Democrats in Massachusetts are building up their campaign war chests for a possible showdown with Sen. Scott Brown (R) in 2012.
While it is too early to tell who will seek to challenge Brown, more than a few Democrats have more than $1 million cash on hand to give them a running start.
Former Rep. Martin Meehan (D-Mass.) has almost $4.9 million cash on hand, and Rep. Edward MarkeyEd MarkeyThe Hill’s Whip List: Where Dems stand on Trump’s Supreme Court nominee Overnight Regulation: Senate moves to strike Obama-era internet privacy rules Overnight Tech: Senate votes to eliminate Obama internet privacy rules | FCC chief wants to stay out of 'political debate' on fake news | Wikileaks reveals new CIA docs MORE (D-Mass.) has $3.3 million, according to Federal Election Commission records.
Rep. Stephen Lynch (D-Mass.) has $1.5 million, and Rep. John Tierney (D-Mass.) has $1.3 million. Rep. Michael Capuano (D-Mass.), who was defeated by Martha Coakley in the 2009 Senate Democratic primary, has only $15,000 on hand.
Brown has also been busy raising funds, amassing more than $6 million in his war chest.
Possible challengers to Brown are remaining mum on their 2012 plans.
Markey “is focused on his reelection,” said spokesman Jeff Duncan.
Markey raised more than $400,000 this year alone, even though the commonwealth’s longest-serving House member is expected to easily win his 18th term in November.
Some say Markey’s safe seat may be one reason to bet against him jumping into a Senate contest against Brown.
Markey has served in the House since 1976, and his seniority and close ties to Speaker Nancy Pelosi (D-Calif.) have earned him the chairmanship of the House Select Committee on Energy Independence and Global Warning.
“I would discount Markey,” said political scientist Ross Baker of Rutgers University. “He has enormous seniority and he runs a major committee which is a real money magnet for the state. It’s always a quandary for a long-serving, senior, well-financed House member to risk the indignity of being a lowly Senate freshman with lowly committee assignments, with a larger, more diverse constituency.”
Markey passed up the chance to run for Sen. Edward Kennedy’s (D-Mass.) old seat last year, though he had indicated in 2004 — when House Democrats were in the minority — that he was poised to run for the upper chamber if Sen. John KerryJohn KerryCongress, Trump need a united front to face down Iran One year ago today we declared ISIS atrocities as genocide Trump’s realism toward Iran is stabilizing force for Middle East MORE (D-Mass.) won the White House.
It is unclear if Markey’s committee will be reauthorized next year, though it appears likely if Democrats retain the House. Should the GOP win control of the House, the chances of a Markey Senate bid would increase.
Financial Services Committee Chairman Barney Frank (D-Mass.) has previously eyed a run for the Senate, but now has the gavel of one of the most powerful panels in Congress.
“My bet would be on Tierney or Capuano, someone who is less senior,” said Baker. “They have less to lose by making a run. I can’t read their minds, but I’m sure they feel Brown was elected under quirky circumstances and ordinarily wouldn’t have won.”
Kennedy's widow, Vicki Kennedy, recently suggested to The Boston Globe that she would not run in 2012, but did not completely rule out a bid.
Meehan has been out of Congress for three years, serving as chancellor at the University of Massachusetts-Lowell. His fundraising has been largely dormant this year.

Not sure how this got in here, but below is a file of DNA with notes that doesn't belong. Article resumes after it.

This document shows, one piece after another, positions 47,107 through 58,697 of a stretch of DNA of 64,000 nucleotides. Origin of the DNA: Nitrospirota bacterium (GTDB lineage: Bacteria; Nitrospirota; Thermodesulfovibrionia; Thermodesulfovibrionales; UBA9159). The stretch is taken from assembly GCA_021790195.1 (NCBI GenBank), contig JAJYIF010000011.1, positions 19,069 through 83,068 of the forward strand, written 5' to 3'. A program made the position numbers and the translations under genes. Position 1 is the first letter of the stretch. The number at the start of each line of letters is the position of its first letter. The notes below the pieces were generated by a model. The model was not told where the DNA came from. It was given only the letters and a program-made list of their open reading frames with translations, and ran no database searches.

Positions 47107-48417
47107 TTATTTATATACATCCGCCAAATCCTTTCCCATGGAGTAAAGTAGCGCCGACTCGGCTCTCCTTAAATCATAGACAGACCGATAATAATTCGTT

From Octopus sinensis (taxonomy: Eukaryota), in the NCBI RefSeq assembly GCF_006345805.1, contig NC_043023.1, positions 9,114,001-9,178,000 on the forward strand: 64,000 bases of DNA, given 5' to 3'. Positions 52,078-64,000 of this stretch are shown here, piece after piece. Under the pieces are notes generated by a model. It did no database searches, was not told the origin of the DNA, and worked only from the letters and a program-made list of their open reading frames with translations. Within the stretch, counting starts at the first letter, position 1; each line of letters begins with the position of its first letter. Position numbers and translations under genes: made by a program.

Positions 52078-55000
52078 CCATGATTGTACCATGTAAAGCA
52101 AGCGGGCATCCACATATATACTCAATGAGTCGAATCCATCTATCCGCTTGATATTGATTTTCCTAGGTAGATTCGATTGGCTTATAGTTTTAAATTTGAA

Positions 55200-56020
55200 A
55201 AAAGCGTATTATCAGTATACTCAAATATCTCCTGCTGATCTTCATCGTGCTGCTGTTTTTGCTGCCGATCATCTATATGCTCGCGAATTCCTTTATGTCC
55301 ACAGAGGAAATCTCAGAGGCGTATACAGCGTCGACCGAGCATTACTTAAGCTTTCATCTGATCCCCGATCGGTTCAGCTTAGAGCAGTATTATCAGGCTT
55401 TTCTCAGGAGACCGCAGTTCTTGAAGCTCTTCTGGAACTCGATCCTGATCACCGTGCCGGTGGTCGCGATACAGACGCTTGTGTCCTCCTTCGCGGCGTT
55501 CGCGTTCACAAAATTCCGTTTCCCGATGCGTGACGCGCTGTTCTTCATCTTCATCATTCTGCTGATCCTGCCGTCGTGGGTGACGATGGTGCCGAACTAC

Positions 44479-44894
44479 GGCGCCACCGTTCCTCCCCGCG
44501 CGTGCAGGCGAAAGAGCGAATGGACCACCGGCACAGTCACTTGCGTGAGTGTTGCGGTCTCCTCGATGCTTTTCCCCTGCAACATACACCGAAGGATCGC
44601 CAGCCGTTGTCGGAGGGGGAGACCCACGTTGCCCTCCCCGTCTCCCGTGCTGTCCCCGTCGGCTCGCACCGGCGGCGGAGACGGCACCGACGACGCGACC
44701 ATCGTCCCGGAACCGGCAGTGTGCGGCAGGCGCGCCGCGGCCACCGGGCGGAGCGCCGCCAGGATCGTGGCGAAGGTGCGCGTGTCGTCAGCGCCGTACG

Meehan did not comment for this article.
“Meehan should be kept in mind,” said Richard Park, a senior fellow at the Shorenstein Center at the John F. Kennedy School of Government at Harvard University. “He’s someone who has always been a speculative figure in races like this.”
Lynch and Capuano would face uphill climbs in securing the Democratic nomination, according to Parker.
Parker said, “Capuano seems the toughest fighter, but he couldn’t take down Coakley.
“Lynch has never caught on statewide — he’s a conservative Democrat, and that’s not enough to differentiate himself from Scott Brown,” Parker added. “He would cast himself as an independent Democrat like Brown would cast himself as an independent Republican. I don’t see him as viable."
Despite intense lobbying from the White House and prominent Democrats, Lynch opposed the final healthcare reform bill. AFL-CIO officials have said they will not forget his "no" vote.
Brown mounted a come-from-behind victory that denied Democrats their filibuster-proof, 60-seat majority in January. Brown, who served six years in the state House and another six in the state Senate, seemed a long shot until a couple weeks before he captured 52 percent of the vote.
Republicans believe Brown can win reelection, noting that the political winds in Massachusetts have shifted dramatically since 2008.
Massachusetts Gov. Deval Patrick (D), a close ally of the president, is engaged in a challenging reelection race. While Patrick is favored to win, polls show him with only single-digit leads over Republican Charles Baker.
Brown voted against healthcare reform and opposed the Supreme Court nomination of Elena Kagan, but he has broken with his party leaders on a Democratic jobs bill as well as Wall Street reform.
“He’s played a canny game. He understood immediately that if he was looked at as the Tea Party darling, he would be unable to hold on to that seat,” said Baker.
“What he’s done has been to calculate the offset. By the time he’s up [for reelection], he may well have established a kind of rapport with the voters. He seems very resourceful and canny enough politically to know he’s not [Sen.] Jim DeMint [R-S.C.] and he’s not going to be Jim DeMint. I imagine as strict as [GOP Leader Mitch] McConnell [Ky.] has been, they’ll continue to cut him some slack.”